Bruce Highway

A contract has been awarded for the construction of Smart Motorways technology on the Bruce Highway between the Pine River and Caloundra Road.

Seymour Whyte Constructions will begin implementing the technology, which includes ramp signals, variable speed limit and message signs, vehicle detection systems and CCTV cameras, to proactively monitor and respond to changing road conditions such as crashes, wet weather or heavy traffic conditions in real time.

The $105 million Bruce Highway Pine River to Caloundra Road Smart Motorways Stage 2 project is jointly funded by the Federal and Queensland Governments on an 80:20 split, with the Federal Government contributing $84 million and the Queensland Government contributing $21 million.

Deputy Prime Minister and Minister for Infrastructure, Transport and Regional Development, Barnaby Joyce, said the project is part of the 15-year, $13 billion Bruce Highway Upgrade Program.

“As part of our commitment to improving the safety and performance of our national highways, the Australian Government is allocating $84 million towards installing this additional Smart Motorways technology along the Bruce Highway,” Mr Joyce said.

“Through our investment, motorists can expect to see improvements in safety, efficiency and reliability along this busy stretch.”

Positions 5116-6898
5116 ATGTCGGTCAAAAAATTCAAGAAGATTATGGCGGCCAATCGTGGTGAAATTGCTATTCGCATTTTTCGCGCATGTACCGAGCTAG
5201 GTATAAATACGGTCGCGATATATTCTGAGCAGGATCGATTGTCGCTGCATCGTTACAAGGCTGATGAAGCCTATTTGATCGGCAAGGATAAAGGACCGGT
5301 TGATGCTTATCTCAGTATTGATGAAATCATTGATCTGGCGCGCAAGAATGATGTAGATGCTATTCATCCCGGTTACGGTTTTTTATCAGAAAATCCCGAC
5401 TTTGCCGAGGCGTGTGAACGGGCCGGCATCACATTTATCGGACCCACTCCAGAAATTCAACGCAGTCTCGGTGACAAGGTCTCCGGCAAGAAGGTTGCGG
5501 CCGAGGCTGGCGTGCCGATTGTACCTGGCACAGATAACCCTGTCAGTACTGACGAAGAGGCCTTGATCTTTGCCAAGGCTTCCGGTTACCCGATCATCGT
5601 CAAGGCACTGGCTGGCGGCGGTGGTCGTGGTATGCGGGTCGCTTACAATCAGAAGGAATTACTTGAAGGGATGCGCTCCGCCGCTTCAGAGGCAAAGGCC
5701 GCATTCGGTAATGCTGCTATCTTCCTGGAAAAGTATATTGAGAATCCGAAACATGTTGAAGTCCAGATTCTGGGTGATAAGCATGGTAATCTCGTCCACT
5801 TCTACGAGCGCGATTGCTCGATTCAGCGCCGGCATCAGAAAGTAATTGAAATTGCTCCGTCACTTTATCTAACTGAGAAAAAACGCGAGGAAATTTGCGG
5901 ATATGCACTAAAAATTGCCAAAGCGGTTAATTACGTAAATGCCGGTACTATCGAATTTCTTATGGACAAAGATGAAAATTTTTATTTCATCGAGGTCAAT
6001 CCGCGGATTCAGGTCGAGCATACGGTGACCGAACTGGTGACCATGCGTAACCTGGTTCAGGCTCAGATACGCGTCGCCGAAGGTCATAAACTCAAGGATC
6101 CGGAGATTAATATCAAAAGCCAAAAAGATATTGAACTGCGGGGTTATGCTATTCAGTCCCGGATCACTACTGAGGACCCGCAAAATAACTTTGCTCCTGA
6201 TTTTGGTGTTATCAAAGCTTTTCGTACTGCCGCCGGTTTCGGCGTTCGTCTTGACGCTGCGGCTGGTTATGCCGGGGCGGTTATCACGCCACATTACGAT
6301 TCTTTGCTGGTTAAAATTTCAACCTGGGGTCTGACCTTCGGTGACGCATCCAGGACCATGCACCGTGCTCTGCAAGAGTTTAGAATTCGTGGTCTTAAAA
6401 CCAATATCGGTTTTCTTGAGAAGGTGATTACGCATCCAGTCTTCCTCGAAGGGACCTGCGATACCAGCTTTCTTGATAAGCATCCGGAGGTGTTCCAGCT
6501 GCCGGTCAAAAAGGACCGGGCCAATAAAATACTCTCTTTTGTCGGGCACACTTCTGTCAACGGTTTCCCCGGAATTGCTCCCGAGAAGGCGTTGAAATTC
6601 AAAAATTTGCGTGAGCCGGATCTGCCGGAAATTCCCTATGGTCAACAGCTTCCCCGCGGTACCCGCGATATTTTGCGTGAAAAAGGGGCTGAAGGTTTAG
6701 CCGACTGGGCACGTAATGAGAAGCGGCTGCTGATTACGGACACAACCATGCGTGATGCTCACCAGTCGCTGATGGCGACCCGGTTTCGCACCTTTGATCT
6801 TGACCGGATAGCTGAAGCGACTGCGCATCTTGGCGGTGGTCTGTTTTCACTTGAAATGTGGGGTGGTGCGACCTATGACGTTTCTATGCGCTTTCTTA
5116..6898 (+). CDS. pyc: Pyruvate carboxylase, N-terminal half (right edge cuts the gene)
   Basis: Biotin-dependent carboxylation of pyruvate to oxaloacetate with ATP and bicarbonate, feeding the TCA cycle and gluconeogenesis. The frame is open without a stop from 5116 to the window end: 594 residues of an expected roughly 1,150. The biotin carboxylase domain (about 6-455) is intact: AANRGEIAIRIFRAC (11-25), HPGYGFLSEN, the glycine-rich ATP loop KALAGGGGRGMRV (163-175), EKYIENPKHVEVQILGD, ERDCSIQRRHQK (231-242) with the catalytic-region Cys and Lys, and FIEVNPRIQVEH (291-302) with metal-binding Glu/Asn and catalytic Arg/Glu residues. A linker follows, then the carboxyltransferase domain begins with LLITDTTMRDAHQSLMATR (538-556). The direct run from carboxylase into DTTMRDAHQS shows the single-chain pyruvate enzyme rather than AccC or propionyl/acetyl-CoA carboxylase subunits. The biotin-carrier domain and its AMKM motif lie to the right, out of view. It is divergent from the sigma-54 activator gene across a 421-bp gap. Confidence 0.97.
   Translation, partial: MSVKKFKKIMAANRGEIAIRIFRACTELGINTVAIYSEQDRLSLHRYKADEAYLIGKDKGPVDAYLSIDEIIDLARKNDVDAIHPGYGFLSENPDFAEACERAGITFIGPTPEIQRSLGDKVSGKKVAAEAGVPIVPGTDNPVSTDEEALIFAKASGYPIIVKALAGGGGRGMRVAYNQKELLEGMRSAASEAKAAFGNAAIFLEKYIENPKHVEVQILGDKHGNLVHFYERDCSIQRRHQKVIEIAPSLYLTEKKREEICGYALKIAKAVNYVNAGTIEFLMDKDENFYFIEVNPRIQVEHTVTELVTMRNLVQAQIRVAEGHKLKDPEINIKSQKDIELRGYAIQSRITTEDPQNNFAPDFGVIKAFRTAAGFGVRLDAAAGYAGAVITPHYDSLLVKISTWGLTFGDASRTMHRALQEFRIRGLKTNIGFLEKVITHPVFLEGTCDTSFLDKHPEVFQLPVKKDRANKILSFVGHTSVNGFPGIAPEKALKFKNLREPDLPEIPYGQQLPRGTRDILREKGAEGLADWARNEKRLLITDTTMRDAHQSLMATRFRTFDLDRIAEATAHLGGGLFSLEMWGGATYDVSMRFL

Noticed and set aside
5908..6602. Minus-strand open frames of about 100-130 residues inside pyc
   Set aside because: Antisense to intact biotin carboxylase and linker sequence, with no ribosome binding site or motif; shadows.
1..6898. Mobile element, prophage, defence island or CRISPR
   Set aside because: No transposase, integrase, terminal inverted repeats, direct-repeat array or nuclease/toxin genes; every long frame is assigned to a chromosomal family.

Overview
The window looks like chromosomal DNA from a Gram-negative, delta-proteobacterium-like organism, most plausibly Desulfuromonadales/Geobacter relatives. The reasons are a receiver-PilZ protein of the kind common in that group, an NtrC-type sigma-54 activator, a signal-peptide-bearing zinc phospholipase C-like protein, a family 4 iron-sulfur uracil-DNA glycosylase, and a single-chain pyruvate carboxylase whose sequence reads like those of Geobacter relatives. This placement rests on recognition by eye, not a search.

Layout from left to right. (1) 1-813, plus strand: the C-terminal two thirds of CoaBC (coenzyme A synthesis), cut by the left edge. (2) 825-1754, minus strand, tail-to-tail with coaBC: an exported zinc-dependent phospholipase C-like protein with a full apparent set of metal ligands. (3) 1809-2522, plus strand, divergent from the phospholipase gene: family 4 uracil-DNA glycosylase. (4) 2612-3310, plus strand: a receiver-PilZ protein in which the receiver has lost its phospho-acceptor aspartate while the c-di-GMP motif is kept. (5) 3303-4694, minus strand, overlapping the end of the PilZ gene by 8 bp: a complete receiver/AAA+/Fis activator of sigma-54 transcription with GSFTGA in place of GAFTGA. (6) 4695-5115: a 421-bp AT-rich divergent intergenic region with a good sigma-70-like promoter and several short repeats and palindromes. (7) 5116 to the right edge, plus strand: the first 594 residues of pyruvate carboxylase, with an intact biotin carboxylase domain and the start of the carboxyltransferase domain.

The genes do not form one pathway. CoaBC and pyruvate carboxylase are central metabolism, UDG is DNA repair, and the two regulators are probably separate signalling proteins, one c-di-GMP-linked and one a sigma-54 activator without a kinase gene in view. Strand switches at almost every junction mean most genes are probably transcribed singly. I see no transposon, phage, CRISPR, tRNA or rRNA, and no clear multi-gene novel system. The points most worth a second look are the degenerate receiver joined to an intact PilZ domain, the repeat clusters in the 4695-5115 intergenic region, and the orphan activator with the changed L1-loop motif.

Queensland Transport and Main Roads Minister, Mark Bailey, said the technology proved to be an effective safety device across the state.

“Smart Motorways technology gives drivers advance warning of congestion ahead and allows for speed limits and ramp signals to be changed remotely,” Mr Bailey said.

“This project builds on the network of Smart Motorways technology already delivered on the Bruce Highway southbound between the Pine River and Uhlmann Road as part of the Smart Motorways Stage 1 project in 2015.

“Not only are we improving safety for drivers on Queensland’s busiest highway, but we’re creating about 140 direct jobs at a time when they are needed most.”

Member for Bancroft, Chris Whiting, said wireless traffic sensors would be installed at priority locations along the 60km stretch to monitor vehicle travel times, traffic flow and speed.

“When installed, these traffic sensors will provide the coverage and resolution necessary to accurately monitor the highway’s performance in real time,” Mr Bancroft said.

“This technology will improve safety, reduce stop-start travel and importantly, provide more predictable travel times for motorists.”

Member for Kurwongbah, Shane King, said Seymour Whyte Constructions was planning the construction program, with work to begin in early 2022.

“Due to the high volumes of highway traffic, the majority of work will be undertaken at night to minimise disruptions to motorists,” Mr King said.

“Traffic controllers, reduced speed limits and signs will be in place to ensure the safety of road workers and motorists.”

Member for Pumicestone, Ali King, thanked the community for their patience during construction.

“I encourage locals to drive to the conditions during construction, which is expected to be completed in 2024,” Ms King said.

Work is expected to be completed in 2024, weather and construction conditions permitting.

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